Woman denies corruption

| 05/02/2012

(CNS): The first government worker to be charged under the anti-corruption legislation has denied that she abused her position as a member of the RCIPS civilian staff. Patricia Webster appeared in Grand Court on Friday morning and denied using both the police and immigration confidential data-bases to discover if an individual was under investigation and to find a phone number and personal information of another that she passed on to a third party. Webster, who was employed as a police receptionist, pleaded not guilty to the four counts which allege she both misconducted herself and abused her office when she searched confidential data bases.

The prosecution contend that Webster made illegal searches between April and August last year and have charged her with two counts of abuse of office and two counts of misconduct in a public office. Following her not guilt pleas Webster was bailed until the 30 July for what will be the first trial of a public sector worker under the new law.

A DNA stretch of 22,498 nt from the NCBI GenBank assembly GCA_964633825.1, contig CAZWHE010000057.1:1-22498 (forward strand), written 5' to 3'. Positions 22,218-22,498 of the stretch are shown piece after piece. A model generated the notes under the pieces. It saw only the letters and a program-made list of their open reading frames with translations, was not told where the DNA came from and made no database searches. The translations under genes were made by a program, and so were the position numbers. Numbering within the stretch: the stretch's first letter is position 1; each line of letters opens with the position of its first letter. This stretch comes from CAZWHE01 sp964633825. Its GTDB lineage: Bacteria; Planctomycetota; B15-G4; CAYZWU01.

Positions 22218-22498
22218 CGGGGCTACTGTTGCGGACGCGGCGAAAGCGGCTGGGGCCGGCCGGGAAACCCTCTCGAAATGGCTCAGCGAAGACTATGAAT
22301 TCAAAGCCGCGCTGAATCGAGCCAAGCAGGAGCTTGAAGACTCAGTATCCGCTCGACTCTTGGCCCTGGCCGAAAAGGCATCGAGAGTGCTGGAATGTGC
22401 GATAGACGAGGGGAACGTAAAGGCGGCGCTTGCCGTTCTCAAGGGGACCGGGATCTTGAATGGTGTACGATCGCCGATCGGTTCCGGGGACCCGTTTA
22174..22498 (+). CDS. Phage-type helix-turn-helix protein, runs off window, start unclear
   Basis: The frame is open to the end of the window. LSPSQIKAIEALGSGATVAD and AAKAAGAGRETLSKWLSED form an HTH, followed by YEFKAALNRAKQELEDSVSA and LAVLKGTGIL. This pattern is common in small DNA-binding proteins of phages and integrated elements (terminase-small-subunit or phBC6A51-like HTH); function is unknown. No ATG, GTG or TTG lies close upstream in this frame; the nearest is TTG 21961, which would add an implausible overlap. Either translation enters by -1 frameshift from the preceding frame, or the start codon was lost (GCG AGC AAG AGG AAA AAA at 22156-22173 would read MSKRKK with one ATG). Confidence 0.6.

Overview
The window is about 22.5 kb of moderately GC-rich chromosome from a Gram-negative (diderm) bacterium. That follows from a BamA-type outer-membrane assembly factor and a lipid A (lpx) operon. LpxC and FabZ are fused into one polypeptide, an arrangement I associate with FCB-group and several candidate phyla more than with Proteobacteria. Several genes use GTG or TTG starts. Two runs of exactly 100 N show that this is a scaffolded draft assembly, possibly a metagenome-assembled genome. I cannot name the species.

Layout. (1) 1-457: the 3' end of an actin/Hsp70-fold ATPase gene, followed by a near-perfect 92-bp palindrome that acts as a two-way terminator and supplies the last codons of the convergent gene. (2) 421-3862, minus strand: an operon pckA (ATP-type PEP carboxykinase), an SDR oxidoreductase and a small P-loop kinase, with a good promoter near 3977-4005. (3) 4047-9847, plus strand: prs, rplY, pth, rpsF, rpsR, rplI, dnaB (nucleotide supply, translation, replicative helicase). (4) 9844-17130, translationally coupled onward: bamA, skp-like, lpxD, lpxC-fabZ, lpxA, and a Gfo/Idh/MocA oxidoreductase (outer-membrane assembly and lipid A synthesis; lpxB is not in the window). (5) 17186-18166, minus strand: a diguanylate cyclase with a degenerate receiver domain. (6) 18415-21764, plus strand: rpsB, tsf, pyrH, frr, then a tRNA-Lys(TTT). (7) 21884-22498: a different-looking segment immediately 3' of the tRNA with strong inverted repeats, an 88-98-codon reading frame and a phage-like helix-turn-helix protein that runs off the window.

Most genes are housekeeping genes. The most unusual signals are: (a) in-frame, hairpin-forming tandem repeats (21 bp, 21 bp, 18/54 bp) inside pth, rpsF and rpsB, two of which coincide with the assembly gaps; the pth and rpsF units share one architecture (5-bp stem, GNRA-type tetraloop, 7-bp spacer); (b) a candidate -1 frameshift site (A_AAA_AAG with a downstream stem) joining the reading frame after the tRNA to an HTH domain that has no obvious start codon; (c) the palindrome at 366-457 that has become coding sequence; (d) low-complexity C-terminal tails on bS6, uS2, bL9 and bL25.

The anti-corruption legislation came into effect at the beginning of 2010 and covers a range of issues, from bribery and corruption to fraud and misuse of power.

Webster is the first and only person to be charged so far under the legislation but a former board member of the National Housing Development Trust was arrested under the law last year. The George Town man was arrested on suspicion of breach of trust and abuse of public office, as well as suspicion of obtaining property by deception, in connection with the East End affordable housing project.

No charges have been brought in the case but investigations into the allegations which relate to the sale of insurance to the home buyers is ongoing and the 59-year-old man remains on police bail.

Category: Crime

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